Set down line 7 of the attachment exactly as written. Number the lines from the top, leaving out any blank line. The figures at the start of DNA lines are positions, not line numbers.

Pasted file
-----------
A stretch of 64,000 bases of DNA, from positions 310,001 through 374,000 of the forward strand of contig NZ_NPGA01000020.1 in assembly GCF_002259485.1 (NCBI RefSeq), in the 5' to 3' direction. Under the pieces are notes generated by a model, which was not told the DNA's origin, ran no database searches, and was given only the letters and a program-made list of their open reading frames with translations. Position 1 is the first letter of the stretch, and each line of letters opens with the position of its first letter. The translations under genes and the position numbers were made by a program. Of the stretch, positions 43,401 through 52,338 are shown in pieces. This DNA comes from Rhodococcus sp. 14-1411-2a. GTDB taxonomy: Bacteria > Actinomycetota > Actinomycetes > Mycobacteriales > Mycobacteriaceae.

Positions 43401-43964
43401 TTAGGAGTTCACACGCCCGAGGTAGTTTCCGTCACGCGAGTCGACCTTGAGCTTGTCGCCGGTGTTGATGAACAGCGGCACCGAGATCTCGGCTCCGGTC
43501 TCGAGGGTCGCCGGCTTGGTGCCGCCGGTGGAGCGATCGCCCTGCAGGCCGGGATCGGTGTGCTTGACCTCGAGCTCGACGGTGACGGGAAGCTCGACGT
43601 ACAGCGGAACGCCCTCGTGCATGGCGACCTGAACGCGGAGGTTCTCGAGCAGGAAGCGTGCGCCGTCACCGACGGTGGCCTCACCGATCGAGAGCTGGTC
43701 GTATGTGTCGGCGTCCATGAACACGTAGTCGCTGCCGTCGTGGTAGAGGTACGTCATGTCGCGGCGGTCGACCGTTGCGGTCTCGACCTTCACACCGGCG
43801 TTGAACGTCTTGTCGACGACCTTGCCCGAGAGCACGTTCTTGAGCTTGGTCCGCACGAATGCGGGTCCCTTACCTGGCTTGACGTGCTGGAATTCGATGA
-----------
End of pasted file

43801 TTGAACGTCTTGTCGACGACCTTGCCCGAGAGCACGTTCTTGAGCTTGGTCCGCACGAATGCGGGTCCCTTACCTGGCTTGACGTGCTGGAATTCGATGA